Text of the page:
BACKGROUND IMAGE: iSTOCK/GETTY IMAGES

This content is part of the Essential Guide: Unstructured data storage showdown: Object storage vs. scale-out NAS
Evaluate Weigh the pros and cons of technologies, products and projects you are considering.

Discover the best NAS products for your organization

Explore some of the top NAS products on the market -- based on features, cost and implementation -- to help you make the right buying decision.

Although network-attached storage devices are useful for smaller organizations, they also get significant use in the enterprise. Like any other enterprise hardware component, enterprise NAS tends to be expensive. As such, it is important to research the available options prior to making a purchasing decision. This article outlines some of the available options to help you find the best NAS products for your organization.

Dell EMC Isilon A Series

The Dell EMC Isilon line includes NAS appliances designed for data archiving. These archiving appliances include the Dell EMC Isilon A200 and A2000. The A200 is aimed at general archive storage, while the A2000 is designed for deep archiving. This is evident in each appliance's capacity and caching options.

The Dell EMC Isilon A200 NAS Storage appliance consists of a 4 rack unit (U) chassis that accommodates as many as 60 SATA drives. The total capacity ranges from 120 TB to 480 TB per chassis. In the interest of improving archive performance, the appliance can accommodate either four or eight SSDs that act as a storage cache.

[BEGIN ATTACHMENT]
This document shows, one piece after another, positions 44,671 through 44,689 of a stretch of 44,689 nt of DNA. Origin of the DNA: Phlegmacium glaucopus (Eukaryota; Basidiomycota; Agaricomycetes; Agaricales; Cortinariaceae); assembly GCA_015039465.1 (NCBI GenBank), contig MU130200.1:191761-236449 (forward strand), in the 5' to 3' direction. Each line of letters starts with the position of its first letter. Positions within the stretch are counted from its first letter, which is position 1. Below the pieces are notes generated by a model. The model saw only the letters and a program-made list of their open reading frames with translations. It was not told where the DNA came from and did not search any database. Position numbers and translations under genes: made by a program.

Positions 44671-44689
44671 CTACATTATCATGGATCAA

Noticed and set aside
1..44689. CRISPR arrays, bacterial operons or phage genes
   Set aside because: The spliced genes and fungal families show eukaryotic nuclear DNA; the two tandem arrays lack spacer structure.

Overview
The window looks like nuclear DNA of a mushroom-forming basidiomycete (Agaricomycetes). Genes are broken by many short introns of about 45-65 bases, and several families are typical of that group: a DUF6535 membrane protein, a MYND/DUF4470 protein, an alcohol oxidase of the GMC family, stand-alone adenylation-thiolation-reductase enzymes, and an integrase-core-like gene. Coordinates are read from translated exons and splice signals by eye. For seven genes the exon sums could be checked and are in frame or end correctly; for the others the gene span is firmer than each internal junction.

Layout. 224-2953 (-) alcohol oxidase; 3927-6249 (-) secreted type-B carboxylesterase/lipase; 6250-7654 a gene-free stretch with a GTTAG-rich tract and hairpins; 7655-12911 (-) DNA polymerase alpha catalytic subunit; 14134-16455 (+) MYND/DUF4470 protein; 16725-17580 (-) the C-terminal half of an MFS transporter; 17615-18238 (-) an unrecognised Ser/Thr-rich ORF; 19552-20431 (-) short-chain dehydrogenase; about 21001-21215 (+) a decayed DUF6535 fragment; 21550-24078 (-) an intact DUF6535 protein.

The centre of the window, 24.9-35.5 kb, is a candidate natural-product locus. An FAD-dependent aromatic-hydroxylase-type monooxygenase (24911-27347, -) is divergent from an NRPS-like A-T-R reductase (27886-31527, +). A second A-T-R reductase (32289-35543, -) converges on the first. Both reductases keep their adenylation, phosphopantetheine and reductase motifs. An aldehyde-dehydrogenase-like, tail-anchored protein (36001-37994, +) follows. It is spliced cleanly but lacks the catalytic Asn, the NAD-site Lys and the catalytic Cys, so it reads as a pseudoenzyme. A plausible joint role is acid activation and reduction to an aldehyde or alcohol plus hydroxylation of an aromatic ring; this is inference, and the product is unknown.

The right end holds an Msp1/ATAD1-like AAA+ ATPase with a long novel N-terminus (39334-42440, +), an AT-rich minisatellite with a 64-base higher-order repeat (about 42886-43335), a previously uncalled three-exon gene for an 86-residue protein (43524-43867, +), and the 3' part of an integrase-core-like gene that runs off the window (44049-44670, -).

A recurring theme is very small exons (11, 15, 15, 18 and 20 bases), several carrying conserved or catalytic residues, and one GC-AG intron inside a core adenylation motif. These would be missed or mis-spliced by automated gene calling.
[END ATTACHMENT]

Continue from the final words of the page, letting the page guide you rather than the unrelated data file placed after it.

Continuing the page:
In contrast, the A2000 has a fixed capacity of 800 TB based on the use of 80 10 TB disks. The A200, on the other hand, supports the use of 2 TB, 4 TB or 8 TB disks. While the A2000 offers the same caching options as the A200, it seems unlikely that customers will invest in cache storage if using the appliance for deep archiving as Dell EMC suggests.

Both the A200 and the A2000 include four Intel Pentium processors (D1508). Likewise, both appliances supply front-end connectivity through two 10 Gigabit Ethernet (GbE) SFP+ ports. Both appliances also include either two InfiniBand or two 10 GbE ports for infrastructure connectivity.

A photo of Dell EMC Isilon A200 NAS storage appliance
Dell EMC Isilon A200 NAS storage appliance

Dell EMC Isilon H Series

The Dell EMC Isilon series includes a collection of hybrid NAS devices, designed to act as scale out storage. Among Dell EMC's hybrid scale-out NAS offerings are the H400, H500, H5600 and H600. Each of these devices uses a densely packed 4U chassis.

The Dell EMC NAS appliances differ in terms of performance and capacity. The lower-end model is the H400, which fits four Isilon nodes into a 4U chassis. This device supports a maximum of 60 SATA drives per chassis, along with four to eight SSDs for caching. It has a capacity of 120 TB to 480 TB per chassis, and each chassis has a throughput of 3 GBps.

The H500 supports a maximum of 60 SATA drives per chassis, along with four to eight SSDs for caching. It has a capacity of 120 TB to 480 TB per chassis, and each chassis has a throughput of 5 GBps.

The H5600 supports a maximum of 80 SATA drives per chassis, along with four to eight SSDs for caching. It has a capacity of up to 800 TB per chassis, and each chassis has a throughput of 8 GBps.